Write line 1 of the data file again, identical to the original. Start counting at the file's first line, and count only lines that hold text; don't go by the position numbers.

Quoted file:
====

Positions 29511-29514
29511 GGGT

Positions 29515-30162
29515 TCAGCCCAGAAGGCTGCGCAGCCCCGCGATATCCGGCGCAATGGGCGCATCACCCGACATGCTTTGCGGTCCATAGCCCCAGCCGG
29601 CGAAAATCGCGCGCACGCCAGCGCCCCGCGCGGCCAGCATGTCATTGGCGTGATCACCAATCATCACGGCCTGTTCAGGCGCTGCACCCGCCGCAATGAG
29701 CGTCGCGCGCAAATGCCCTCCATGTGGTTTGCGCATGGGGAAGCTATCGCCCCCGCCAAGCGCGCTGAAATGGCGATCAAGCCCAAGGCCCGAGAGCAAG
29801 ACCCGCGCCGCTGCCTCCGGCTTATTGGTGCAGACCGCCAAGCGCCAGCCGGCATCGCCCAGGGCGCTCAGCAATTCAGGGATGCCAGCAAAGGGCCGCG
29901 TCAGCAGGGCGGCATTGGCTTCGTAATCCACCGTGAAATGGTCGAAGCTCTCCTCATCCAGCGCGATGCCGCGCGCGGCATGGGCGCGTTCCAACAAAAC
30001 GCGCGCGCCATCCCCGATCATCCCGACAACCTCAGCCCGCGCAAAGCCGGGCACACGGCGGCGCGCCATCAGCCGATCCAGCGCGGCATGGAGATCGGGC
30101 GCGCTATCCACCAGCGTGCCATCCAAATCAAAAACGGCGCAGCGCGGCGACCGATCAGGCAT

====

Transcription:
Positions 29511-29514